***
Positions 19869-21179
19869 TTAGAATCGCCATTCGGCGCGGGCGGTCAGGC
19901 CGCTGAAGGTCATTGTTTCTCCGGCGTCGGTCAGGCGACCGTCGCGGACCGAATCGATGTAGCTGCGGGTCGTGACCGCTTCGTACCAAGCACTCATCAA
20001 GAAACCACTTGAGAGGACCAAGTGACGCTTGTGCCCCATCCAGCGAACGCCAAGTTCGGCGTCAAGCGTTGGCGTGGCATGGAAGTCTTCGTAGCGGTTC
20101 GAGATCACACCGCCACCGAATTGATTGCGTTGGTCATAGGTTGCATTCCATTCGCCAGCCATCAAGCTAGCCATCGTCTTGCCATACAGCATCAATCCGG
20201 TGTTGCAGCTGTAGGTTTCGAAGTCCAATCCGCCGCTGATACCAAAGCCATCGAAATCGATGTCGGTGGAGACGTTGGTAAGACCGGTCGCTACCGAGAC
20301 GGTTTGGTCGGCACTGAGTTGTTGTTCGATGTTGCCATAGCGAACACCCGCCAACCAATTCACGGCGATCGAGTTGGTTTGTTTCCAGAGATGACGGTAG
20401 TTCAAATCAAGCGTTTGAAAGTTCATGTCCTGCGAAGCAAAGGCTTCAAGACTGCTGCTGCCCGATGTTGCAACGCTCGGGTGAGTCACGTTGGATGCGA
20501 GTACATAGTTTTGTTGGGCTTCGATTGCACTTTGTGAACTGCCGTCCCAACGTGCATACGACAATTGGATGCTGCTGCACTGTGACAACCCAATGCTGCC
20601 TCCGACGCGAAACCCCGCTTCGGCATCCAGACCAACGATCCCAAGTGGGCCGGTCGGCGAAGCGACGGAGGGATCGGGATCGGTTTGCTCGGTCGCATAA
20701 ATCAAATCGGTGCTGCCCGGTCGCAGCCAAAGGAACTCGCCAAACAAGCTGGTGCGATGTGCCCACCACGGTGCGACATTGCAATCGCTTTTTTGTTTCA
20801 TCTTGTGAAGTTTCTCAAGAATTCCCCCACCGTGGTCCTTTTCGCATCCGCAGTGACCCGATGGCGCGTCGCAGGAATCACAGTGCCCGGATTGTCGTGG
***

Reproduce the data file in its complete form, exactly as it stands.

Positions 19869-21179
19869 TTAGAATCGCCATTCGGCGCGGGCGGTCAGGC
19901 CGCTGAAGGTCATTGTTTCTCCGGCGTCGGTCAGGCGACCGTCGCGGACCGAATCGATGTAGCTGCGGGTCGTGACCGCTTCGTACCAAGCACTCATCAA
20001 GAAACCACTTGAGAGGACCAAGTGACGCTTGTGCCCCATCCAGCGAACGCCAAGTTCGGCGTCAAGCGTTGGCGTGGCATGGAAGTCTTCGTAGCGGTTC
20101 GAGATCACACCGCCACCGAATTGATTGCGTTGGTCATAGGTTGCATTCCATTCGCCAGCCATCAAGCTAGCCATCGTCTTGCCATACAGCATCAATCCGG
20201 TGTTGCAGCTGTAGGTTTCGAAGTCCAATCCGCCGCTGATACCAAAGCCATCGAAATCGATGTCGGTGGAGACGTTGGTAAGACCGGTCGCTACCGAGAC
20301 GGTTTGGTCGGCACTGAGTTGTTGTTCGATGTTGCCATAGCGAACACCCGCCAACCAATTCACGGCGATCGAGTTGGTTTGTTTCCAGAGATGACGGTAG
20401 TTCAAATCAAGCGTTTGAAAGTTCATGTCCTGCGAAGCAAAGGCTTCAAGACTGCTGCTGCCCGATGTTGCAACGCTCGGGTGAGTCACGTTGGATGCGA
20501 GTACATAGTTTTGTTGGGCTTCGATTGCACTTTGTGAACTGCCGTCCCAACGTGCATACGACAATTGGATGCTGCTGCACTGTGACAACCCAATGCTGCC
20601 TCCGACGCGAAACCCCGCTTCGGCATCCAGACCAACGATCCCAAGTGGGCCGGTCGGCGAAGCGACGGAGGGATCGGGATCGGTTTGCTCGGTCGCATAA
20701 ATCAAATCGGTGCTGCCCGGTCGCAGCCAAAGGAACTCGCCAAACAAGCTGGTGCGATGTGCCCACCACGGTGCGACATTGCAATCGCTTTTTTGTTTCA
20801 TCTTGTGAAGTTTCTCAAGAATTCCCCCACCGTGGTCCTTTTCGCATCCGCAGTGACCCGATGGCGCGTCGCAGGAATCACAGTGCCCGGATTGTCGTGG